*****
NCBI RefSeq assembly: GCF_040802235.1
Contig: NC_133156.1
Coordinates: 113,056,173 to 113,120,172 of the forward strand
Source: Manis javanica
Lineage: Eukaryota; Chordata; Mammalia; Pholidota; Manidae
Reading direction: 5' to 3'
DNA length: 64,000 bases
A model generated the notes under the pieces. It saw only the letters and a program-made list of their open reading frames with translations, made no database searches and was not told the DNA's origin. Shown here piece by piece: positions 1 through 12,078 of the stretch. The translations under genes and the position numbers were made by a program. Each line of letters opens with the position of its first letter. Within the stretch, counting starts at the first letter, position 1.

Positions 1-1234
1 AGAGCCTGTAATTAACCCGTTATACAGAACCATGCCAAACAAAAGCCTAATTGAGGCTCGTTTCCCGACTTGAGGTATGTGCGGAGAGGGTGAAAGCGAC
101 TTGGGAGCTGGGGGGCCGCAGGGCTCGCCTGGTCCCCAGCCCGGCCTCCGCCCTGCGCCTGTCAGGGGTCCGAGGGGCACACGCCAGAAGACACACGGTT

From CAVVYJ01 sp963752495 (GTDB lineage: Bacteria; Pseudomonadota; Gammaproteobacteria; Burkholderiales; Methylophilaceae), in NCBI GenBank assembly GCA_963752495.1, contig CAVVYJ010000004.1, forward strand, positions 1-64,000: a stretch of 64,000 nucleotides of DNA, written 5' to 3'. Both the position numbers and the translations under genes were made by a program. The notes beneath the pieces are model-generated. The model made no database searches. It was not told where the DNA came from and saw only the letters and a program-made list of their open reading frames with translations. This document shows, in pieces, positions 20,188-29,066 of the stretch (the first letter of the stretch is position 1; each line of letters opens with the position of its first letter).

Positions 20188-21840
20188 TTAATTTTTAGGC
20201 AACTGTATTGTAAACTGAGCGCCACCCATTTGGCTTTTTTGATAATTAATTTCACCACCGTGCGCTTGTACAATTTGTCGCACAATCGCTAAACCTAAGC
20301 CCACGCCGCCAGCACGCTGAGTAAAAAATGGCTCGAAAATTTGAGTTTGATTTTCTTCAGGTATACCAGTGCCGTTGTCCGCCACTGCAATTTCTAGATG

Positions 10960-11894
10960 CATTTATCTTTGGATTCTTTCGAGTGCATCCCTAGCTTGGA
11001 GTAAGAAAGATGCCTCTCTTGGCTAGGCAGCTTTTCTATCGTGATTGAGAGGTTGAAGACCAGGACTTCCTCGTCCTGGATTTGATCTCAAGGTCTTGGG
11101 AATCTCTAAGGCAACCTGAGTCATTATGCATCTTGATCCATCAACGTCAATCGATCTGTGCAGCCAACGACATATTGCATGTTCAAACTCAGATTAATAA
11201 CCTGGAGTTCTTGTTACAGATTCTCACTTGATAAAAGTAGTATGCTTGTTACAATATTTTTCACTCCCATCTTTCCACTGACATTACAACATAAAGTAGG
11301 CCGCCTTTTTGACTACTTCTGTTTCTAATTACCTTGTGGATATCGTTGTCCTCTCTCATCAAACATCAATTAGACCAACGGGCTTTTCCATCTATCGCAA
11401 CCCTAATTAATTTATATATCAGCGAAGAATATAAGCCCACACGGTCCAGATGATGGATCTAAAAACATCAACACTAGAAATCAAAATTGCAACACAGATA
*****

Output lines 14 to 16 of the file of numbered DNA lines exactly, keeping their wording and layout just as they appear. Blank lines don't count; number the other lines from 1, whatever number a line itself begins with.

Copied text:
20188 TTAATTTTTAGGC
20201 AACTGTATTGTAAACTGAGCGCCACCCATTTGGCTTTTTTGATAATTAATTTCACCACCGTGCGCTTGTACAATTTGTCGCACAATCGCTAAACCTAAGC
20301 CCACGCCGCCAGCACGCTGAGTAAAAAATGGCTCGAAAATTTGAGTTTGATTTTCTTCAGGTATACCAGTGCCGTTGTCCGCCACTGCAATTTCTAGATG